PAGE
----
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Is Your Job an Endangered Species?


Feb 17 2011, 07:15 AM (Post #1)
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Interesting Article. Some highlights:

QUOTE
So where the heck are all the jobs? Eight-hundred billion in stimulus and $2 trillion in dollar-printing and all we got were a lousy 36,000 jobs last month. That's not even enough to absorb population growth.

You can't blame the fact that 26 million Americans are unemployed or underemployed on lost housing jobs or globalization—those excuses are played out. To understand what's going on, you have to look behind the headlines. That 36,000 is a net number. The Bureau of Labor Statistics shows that in December some 4,184,000 workers (seasonally adjusted) were hired, and 4,162,000 were "separated" (i.e., laid off or quit). This turnover tells the story of our economy—especially if you focus on jobs lost as a clue to future job growth.


QUOTE
Forget blue-collar and white- collar. There are two types of workers in our economy: creators and servers. Creators are the ones driving productivity—writing code, designing chips, creating drugs, running search engines. Servers, on the other hand, service these creators (and other servers) by building homes, providing food, offering legal advice, and working at the Department of Motor Vehicles. Many servers will be replaced by machines, by computers and by changes in how business operates. It's no coincidence that Google announced it plans to hire 6,000 workers in 2011.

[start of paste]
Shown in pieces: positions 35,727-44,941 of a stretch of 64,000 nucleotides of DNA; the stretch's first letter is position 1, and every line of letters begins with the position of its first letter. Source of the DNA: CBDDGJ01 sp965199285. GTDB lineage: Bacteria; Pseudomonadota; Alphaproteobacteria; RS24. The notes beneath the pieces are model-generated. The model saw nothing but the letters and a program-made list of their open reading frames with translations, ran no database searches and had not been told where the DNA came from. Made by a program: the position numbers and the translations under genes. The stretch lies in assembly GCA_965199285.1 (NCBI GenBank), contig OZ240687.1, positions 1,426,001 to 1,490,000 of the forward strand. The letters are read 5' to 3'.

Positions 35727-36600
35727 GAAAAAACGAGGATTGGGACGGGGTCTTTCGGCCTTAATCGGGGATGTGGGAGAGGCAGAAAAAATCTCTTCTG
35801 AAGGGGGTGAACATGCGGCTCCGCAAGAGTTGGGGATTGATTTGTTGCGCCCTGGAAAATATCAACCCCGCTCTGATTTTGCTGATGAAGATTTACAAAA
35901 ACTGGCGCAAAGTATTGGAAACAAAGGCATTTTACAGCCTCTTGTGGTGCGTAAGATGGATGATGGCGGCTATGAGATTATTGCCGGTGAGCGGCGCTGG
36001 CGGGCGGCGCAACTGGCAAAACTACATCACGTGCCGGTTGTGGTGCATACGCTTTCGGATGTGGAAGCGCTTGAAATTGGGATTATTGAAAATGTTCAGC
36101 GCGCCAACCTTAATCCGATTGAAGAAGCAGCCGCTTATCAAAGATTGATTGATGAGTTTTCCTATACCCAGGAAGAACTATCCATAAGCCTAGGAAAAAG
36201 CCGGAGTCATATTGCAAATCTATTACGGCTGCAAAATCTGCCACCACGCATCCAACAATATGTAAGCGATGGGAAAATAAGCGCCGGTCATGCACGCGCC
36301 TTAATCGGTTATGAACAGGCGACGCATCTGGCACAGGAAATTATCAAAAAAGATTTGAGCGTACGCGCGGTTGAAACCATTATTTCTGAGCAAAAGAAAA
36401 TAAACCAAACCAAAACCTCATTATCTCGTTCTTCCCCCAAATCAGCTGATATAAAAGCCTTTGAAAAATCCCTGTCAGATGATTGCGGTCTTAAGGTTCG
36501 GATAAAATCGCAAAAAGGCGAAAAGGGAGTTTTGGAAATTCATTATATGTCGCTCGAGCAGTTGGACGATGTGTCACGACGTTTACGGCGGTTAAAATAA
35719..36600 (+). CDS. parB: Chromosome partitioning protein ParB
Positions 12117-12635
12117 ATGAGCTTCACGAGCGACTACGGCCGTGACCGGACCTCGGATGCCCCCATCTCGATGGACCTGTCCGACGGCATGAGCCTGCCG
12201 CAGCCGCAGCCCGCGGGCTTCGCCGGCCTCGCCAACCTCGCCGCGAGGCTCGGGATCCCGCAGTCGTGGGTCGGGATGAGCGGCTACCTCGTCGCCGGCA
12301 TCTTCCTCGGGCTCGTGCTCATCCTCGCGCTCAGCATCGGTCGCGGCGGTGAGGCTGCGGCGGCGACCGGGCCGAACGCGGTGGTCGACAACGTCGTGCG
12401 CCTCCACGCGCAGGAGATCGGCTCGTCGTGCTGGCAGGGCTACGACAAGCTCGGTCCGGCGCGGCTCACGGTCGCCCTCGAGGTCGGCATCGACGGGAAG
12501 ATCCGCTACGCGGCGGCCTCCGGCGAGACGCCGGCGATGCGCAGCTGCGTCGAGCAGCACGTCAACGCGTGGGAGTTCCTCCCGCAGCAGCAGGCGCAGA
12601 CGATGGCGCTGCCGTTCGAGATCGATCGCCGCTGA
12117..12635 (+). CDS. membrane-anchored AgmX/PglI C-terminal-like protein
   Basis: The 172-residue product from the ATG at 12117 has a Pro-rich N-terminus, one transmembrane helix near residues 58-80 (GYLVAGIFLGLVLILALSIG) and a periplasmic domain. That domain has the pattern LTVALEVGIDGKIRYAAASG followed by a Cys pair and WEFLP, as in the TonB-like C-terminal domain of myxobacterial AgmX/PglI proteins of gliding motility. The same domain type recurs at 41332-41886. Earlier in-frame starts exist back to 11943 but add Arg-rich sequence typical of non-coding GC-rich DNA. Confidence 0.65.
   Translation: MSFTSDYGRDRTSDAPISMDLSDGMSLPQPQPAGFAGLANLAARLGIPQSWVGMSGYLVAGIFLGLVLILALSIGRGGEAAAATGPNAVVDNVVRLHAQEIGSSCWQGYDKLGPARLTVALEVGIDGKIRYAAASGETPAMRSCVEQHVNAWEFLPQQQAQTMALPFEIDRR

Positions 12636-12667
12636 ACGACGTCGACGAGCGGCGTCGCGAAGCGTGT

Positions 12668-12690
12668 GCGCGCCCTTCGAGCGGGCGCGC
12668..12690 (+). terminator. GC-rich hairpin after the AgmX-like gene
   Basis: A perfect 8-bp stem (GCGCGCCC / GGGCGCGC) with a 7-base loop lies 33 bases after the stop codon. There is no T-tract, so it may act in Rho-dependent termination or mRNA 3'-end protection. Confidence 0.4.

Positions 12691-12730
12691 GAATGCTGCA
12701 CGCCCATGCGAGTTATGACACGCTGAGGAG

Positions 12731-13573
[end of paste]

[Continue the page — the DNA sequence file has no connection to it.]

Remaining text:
But even the label "servers" is too vague. So I've broken down the service economy further, as a guide to figure out the next set of unproductive jobs that will disappear. (Don't blame me if your job is listed here; technology spares no one, not even writers.)

• Sloppers are those that move things—from one side of a store or factory to another. Amazon is displacing thousands of retail workers. DMV employees and so many other government workers move information from one side of a counter to another without adding any value. Such sloppers are easy to purge with clever code.

• Sponges are those who earned their jobs by passing a test meant to limit supply. According to this newspaper, 23% of U.S. workers now need a state license. The Series 7 exam is required for stock brokers. Cosmetologists, real estate brokers, doctors and lawyers all need government certification. All this does is legally bar others from doing the same job, so existing workers can charge more and sponge off the rest of us.